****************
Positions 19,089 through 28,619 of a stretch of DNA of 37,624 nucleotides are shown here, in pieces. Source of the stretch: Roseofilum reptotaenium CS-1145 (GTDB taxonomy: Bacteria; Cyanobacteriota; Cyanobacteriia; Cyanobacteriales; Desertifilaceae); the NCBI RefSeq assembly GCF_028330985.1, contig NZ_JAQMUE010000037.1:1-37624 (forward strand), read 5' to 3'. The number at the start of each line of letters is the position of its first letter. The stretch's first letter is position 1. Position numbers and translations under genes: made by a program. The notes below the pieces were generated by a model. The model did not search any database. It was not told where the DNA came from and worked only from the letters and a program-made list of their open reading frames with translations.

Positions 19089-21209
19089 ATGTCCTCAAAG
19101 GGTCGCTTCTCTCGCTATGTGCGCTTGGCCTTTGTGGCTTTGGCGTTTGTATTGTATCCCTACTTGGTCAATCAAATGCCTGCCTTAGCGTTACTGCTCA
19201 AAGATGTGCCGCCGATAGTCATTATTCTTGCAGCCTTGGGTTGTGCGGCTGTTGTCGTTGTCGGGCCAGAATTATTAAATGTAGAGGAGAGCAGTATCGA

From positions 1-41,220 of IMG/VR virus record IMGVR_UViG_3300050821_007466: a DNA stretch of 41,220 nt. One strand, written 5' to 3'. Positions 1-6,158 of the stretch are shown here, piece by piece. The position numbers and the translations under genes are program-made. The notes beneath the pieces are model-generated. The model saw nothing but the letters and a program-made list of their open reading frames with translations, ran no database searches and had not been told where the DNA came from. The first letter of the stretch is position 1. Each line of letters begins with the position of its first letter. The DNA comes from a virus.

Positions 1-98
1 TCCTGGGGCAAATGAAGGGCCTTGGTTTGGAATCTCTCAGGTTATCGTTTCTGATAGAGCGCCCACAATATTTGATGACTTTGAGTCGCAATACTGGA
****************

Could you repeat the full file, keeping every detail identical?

Positions 19,089 through 28,619 of a stretch of DNA of 37,624 nucleotides are shown here, in pieces. Source of the stretch: Roseofilum reptotaenium CS-1145 (GTDB taxonomy: Bacteria; Cyanobacteriota; Cyanobacteriia; Cyanobacteriales; Desertifilaceae); the NCBI RefSeq assembly GCF_028330985.1, contig NZ_JAQMUE010000037.1:1-37624 (forward strand), read 5' to 3'. The number at the start of each line of letters is the position of its first letter. The stretch's first letter is position 1. Position numbers and translations under genes: made by a program. The notes below the pieces were generated by a model. The model did not search any database. It was not told where the DNA came from and worked only from the letters and a program-made list of their open reading frames with translations.

Positions 19089-21209
19089 ATGTCCTCAAAG
19101 GGTCGCTTCTCTCGCTATGTGCGCTTGGCCTTTGTGGCTTTGGCGTTTGTATTGTATCCCTACTTGGTCAATCAAATGCCTGCCTTAGCGTTACTGCTCA
19201 AAGATGTGCCGCCGATAGTCATTATTCTTGCAGCCTTGGGTTGTGCGGCTGTTGTCGTTGTCGGGCCAGAATTATTAAATGTAGAGGAGAGCAGTATCGA

From positions 1-41,220 of IMG/VR virus record IMGVR_UViG_3300050821_007466: a DNA stretch of 41,220 nt. One strand, written 5' to 3'. Positions 1-6,158 of the stretch are shown here, piece by piece. The position numbers and the translations under genes are program-made. The notes beneath the pieces are model-generated. The model saw nothing but the letters and a program-made list of their open reading frames with translations, ran no database searches and had not been told where the DNA came from. The first letter of the stretch is position 1. Each line of letters begins with the position of its first letter. The DNA comes from a virus.

Positions 1-98
1 TCCTGGGGCAAATGAAGGGCCTTGGTTTGGAATCTCTCAGGTTATCGTTTCTGATAGAGCGCCCACAATATTTGATGACTTTGAGTCGCAATACTGGA